My dad has always been a photographer. He snapped off photos of practically everything as I was growing up, and -- being a TV producer -- he also acquired a 16mm movie camera and shot miles and miles of footage of things in our lives (as well as stock footage for his show, Klahanie).
One of the earliest pictures he has of me is as a 2-year-old, standing nose to nose with a fawn in Stanley Park. A little baby with a little baby. (I remember a couple of years later, my mother took me to a concert, when Leonard Bernstein brought the New York Philharmonic to Vancouver (did he really play at the Forum?) -- and they played Debussy's Afternoon of a Faun. I thought it was a nice piece about a baby deer.)
But back to Stanley Park. It was my first encounter with a wild animal. Later, when the "Children's Zoo" opened, we got to get up-close-and-personal with a lot of animals you wouldn't ordinarily see; and while staged shows in the Aquarium and caged -- or otherwise boundaried -- animals in the rest of the zoo were interesting, there's no substitute for that kind of contact with another species.
Amid all the hubris of the "saving" of the Bloedel Conservatory in Vancouver, there was the nemesis that the Stanley Park Children's Farmyard -- formerly called the Children's Zoo -- would be closed. Its last day will be January 2, 2011 -- the day after the annual Bright Nights Christmas festival closes. The reason? It lost a quarter-million dollars last year. Bloedel was also a money-loser, but that was blamed on construction of the Canada Line, which limited road access to Queen Elizabeth Park and the Conservatory for a couple of years. (How a viable business can go into the tank because of only two years of limited access is a question for smarter economic minds than mine, but to this unlearned and uneducated one, maybe there were problems before then? Here's one: I was born and raised in Vancouver, and have not set foot in the Bloedel Conservatory in well over 30 years. Hmm.)
But maybe it's easier to "sell" a Conservatory -- with a built-in spectacular view of Vancouver and the North Shore from the top of Little Mountain and a gourmet restaurant -- as a tourist attraction than it is to promote "another petting zoo". After all, bringing in the tourist dollars is a bigger deal than something that would entertain and educate young local children and deepen their appreciation of animals and, by extension, farming and the source of their food. (I had no problem with the knowledge that the little lamb I played with on one Sunday could well be the star of someone else's souvlaki the next Sunday -- after all, it wasn't the Stanley Park Children's Abbatoir ...)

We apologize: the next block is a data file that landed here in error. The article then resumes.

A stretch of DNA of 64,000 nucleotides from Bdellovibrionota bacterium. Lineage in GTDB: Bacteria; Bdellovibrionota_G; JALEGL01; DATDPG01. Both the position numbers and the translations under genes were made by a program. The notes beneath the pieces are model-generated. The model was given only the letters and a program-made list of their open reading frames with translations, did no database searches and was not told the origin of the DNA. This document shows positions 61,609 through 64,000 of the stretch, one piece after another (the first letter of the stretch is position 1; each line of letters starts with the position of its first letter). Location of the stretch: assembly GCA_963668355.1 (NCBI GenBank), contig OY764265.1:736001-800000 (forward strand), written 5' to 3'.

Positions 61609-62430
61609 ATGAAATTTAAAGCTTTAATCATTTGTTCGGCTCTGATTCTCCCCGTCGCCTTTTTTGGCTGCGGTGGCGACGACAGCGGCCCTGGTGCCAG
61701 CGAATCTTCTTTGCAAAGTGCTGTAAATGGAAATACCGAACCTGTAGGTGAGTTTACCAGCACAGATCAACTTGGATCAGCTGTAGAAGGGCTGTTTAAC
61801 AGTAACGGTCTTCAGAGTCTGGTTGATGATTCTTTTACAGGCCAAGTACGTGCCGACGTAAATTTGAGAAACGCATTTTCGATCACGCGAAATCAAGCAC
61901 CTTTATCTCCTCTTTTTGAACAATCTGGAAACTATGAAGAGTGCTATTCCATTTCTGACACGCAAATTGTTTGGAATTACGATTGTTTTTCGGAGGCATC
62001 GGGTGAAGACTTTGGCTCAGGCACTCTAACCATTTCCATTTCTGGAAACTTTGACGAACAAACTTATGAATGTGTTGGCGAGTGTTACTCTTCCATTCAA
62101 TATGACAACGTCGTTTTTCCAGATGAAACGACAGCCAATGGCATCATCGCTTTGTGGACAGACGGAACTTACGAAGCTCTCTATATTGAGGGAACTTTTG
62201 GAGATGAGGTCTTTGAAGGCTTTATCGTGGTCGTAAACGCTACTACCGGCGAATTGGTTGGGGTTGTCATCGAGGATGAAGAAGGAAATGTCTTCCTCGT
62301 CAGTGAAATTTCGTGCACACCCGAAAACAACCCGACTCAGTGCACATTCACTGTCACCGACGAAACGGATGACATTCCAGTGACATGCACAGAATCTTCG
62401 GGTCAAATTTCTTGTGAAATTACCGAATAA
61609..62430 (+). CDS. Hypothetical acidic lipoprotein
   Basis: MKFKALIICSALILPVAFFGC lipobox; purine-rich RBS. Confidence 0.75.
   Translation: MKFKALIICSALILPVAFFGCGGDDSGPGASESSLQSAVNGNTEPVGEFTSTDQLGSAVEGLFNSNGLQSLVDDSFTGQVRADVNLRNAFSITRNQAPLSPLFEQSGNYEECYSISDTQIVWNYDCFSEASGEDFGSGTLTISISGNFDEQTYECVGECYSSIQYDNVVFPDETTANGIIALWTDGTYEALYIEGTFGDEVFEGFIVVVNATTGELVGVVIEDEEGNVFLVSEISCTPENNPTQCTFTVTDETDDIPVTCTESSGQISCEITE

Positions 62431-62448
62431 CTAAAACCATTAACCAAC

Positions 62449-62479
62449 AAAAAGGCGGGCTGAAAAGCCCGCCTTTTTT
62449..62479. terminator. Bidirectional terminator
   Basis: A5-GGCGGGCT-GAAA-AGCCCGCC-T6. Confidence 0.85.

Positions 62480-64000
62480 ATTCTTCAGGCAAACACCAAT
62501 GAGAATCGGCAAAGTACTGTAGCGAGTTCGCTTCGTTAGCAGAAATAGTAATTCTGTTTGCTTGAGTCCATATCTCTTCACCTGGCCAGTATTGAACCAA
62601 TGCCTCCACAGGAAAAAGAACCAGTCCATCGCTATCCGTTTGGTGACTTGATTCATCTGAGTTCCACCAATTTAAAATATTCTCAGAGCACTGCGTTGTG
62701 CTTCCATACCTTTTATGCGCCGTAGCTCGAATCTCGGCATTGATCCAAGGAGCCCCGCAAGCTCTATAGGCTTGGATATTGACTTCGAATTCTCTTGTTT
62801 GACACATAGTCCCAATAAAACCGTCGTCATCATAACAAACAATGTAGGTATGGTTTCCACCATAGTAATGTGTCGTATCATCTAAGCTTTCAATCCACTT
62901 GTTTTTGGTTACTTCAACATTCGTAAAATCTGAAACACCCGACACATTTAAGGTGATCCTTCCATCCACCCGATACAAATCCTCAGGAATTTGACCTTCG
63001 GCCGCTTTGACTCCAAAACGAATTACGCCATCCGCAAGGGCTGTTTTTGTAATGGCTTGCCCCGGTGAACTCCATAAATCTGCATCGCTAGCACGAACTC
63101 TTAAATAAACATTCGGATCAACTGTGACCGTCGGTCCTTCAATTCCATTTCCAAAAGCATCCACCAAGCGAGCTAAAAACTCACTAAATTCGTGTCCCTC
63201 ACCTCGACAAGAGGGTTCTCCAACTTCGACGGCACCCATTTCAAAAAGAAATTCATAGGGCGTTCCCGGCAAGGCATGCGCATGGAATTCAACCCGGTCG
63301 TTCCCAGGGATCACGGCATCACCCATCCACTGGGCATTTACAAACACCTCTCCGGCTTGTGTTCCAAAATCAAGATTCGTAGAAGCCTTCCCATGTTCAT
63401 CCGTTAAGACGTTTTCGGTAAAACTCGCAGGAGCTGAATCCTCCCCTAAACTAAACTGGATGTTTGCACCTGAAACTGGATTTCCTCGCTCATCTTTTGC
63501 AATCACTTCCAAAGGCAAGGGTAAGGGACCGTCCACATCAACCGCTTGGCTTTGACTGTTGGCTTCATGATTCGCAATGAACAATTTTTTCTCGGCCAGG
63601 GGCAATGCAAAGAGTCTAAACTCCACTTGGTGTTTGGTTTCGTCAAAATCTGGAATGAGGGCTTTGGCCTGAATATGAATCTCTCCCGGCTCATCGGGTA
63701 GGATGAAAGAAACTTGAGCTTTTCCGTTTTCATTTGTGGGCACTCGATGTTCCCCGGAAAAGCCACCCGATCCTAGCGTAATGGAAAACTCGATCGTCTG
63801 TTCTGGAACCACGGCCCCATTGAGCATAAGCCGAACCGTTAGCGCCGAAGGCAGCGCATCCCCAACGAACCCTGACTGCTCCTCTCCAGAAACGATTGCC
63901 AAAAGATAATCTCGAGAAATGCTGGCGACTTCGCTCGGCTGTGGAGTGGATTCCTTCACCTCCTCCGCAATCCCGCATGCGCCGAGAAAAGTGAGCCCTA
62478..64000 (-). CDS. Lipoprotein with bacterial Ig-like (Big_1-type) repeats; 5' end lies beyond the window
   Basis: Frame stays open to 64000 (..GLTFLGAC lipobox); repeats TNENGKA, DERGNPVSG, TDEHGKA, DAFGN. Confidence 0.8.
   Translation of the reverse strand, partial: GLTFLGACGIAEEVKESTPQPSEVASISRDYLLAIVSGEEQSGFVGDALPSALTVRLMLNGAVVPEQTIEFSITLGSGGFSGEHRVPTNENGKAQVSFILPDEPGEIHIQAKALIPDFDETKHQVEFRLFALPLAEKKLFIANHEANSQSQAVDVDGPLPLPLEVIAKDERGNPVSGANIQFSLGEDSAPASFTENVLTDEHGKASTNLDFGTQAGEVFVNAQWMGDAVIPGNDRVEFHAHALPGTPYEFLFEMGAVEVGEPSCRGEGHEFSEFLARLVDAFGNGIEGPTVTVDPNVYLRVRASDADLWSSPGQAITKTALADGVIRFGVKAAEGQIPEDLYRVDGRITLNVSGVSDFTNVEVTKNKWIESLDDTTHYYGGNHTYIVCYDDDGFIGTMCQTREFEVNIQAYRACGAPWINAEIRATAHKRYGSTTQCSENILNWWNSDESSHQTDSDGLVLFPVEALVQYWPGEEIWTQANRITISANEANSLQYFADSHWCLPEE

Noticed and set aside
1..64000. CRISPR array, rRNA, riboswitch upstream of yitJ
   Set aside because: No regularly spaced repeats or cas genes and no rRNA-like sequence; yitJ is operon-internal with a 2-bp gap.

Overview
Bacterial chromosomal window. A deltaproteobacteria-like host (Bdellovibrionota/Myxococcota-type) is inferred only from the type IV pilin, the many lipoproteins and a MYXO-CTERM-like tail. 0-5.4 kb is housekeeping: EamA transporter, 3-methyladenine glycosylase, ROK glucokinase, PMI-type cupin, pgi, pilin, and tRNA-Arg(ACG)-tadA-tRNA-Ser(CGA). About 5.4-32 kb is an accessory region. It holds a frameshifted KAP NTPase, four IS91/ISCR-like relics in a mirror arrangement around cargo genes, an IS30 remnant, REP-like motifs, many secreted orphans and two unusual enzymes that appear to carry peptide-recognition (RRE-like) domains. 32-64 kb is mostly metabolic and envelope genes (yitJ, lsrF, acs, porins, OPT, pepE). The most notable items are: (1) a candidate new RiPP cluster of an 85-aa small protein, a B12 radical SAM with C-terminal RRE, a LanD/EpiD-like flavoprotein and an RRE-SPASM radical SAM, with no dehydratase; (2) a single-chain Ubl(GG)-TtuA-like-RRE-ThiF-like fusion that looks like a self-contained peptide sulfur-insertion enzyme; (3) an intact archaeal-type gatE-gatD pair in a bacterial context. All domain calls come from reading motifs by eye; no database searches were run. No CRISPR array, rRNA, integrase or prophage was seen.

(A loss in the neighbourhood of $250,000? The City of Vancouver is spending 100-times that much, setting up separated bike lanes.)
You want to know how to bore a young kid to tears? Take them to a flower and plant exhibit. That's probably why I haven't been to the Conservatory since the mid-70s: too many memories of wanting to be someplace else. But I could have spent hours at the zoo -- the "regular" zoo or the children's zoo -- no problem. But that little bit of joy for a kid -- some gentle education -- sadly takes a back seat to economics.
Kids are being required to grow up too fast these days. (There are "advocates" who want them to explore their sexuality while they're still children, which reminds me of Goldie Hawn's one-liner on Rowan and Martin's Laugh-In in the 1960s about petitioning Congress to lower the age of puberty); maybe this is just another sign of the times. You want to go to the Children's Farmyard kid? Sorry: it's closed, 'cause it wasn't making money. Why is it important to make money? Well, lemme tellya .....
The last lesson of the Children's Zoo? Sad, dontcha think?